When he came out of the changing room, Mr Bak said he saw Mr Messett’s body in front of the machine, which he described as “lying there”.

He said he had heard “a handful of firecrackers” and the incident had lasted a couple of seconds. “My only concern was to escape, I escaped to the toilet which wasn’t really a great solution,” he said.

When asked if he was able to hear anything inside the toilet, Mr Bak said he couldn’t remember and “could only remember thinking I am going to die basically.”

“I can’t remember if I could hear anything, I wasn’t concentrating about hearing anything,” he added.

In cross-examination, Mr Bak agreed with Anne-Marie Lawlor SC, defending, that he wanted to get his personal belongings after the incident but didn’t want to go back into the changing room again so he asked a garda to retrieve them.

When asked how long after the shooting did the garda get his helmet, backpack and jacket from the changing room, Mr Bak said it was about a half-an-hour later but “it’s very hard to say as my heart is beating”.

In re-examination, Mr Murray asked the witness if he had gone into the gym again to get his belongings or did he just stand at the door. “I stand at the doors and the moment I saw Bobby’s body I turned around and left. I went as far as upstairs and saw the body and turned back as I couldn’t handle it,” he said.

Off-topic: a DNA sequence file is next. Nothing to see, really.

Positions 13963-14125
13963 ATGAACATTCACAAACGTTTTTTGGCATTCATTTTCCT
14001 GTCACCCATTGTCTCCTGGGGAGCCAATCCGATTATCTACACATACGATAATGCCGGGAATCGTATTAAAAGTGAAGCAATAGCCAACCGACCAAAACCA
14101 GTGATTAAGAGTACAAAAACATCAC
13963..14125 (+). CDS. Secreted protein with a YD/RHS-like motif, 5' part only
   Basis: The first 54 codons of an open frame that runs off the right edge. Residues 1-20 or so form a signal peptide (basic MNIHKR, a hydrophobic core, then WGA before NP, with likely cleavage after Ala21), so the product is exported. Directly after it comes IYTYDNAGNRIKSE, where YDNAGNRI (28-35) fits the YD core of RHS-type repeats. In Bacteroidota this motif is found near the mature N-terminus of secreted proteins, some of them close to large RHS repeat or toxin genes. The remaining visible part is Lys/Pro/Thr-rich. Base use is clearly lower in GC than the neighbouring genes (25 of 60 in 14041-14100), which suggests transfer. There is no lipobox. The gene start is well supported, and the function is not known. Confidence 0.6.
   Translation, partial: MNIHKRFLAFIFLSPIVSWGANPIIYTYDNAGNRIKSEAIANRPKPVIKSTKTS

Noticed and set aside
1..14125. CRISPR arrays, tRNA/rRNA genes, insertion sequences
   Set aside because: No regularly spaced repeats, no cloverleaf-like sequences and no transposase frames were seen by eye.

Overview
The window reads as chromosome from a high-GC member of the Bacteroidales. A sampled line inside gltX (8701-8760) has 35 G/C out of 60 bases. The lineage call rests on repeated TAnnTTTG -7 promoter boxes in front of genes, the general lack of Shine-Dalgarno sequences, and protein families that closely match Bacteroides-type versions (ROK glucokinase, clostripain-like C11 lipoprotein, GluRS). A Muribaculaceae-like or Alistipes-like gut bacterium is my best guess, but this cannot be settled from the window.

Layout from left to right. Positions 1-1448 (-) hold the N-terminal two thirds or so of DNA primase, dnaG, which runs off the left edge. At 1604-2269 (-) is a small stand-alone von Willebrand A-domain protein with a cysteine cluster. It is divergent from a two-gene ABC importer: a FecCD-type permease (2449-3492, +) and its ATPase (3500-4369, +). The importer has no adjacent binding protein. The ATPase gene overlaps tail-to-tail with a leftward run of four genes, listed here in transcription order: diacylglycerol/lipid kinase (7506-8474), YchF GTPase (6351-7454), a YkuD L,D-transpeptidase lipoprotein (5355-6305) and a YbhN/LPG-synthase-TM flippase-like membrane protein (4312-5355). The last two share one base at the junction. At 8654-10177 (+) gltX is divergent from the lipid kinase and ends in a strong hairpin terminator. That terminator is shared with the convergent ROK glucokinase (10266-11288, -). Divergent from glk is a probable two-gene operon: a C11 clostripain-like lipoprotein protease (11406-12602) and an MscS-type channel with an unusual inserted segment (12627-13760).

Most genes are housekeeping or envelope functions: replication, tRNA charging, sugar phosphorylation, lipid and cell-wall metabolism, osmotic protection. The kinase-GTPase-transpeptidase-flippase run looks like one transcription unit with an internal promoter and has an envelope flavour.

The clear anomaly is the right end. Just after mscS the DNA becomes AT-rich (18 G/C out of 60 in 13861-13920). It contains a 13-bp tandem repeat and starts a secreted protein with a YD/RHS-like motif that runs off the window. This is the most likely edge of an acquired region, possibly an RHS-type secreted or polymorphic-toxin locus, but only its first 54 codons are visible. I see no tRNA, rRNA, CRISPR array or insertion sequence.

‘Loud bangs’

Gym-goer Linda Gill said she heard “really loud bangs” in the gym that morning and felt a panic in the room. When she turned around she saw Mr Messett on the ground and someone in the doorway. She said everyone was dropping to the ground so she grabbed her young gym partner and pulled her down.

She added: “Pete came from behind me and was running towards the guy at the door like he was going after him. I remember Pete falling back into the door and could see he’d been shot. As soon as Pete got hit it felt like the shooter was gone.”

When asked at what point did the shooting come to an end, Ms Gill said she had heard the first few shots when she had her back to the door and a few more when on the ground. “Only after Pete had been shot and fell back in is when they stopped completely,” she added.

On Tuesday, boxing trainer Mr Taylor testified that he was “within touching distance” of the gunman when he was shot, spun 180 degrees and fell to the floor where he lay unable to move due to the pain. He said that he felt one bullet “whizz” past his head as he ran towards the gunman who was standing in the doorway of the gym.

In his opening address, Mr Murray said that a “lone gunman” walked into Bray Boxing Club before 7am on June 5th and fired nine shots from a semi automatic pistol “in quick succession” in “varying directions” in the confined place, leaving one man dead and two other men injured.

Mr Messett was fatally shot in the head during the exercise class and the organiser of the class Mr Taylor and class participant Mr Britton were shot in the bodies and survived.

It is the State’s case that Mr Cervi was the gunman and that he intended to commit murder that day.

Mr Murray said in his opening that if a person makes a mistake, or kills the wrong person, it is still murder if there was intent to kill a person.

The trial continues on Thursday in front of Mr Justice Michael White and a jury of three men and nine women.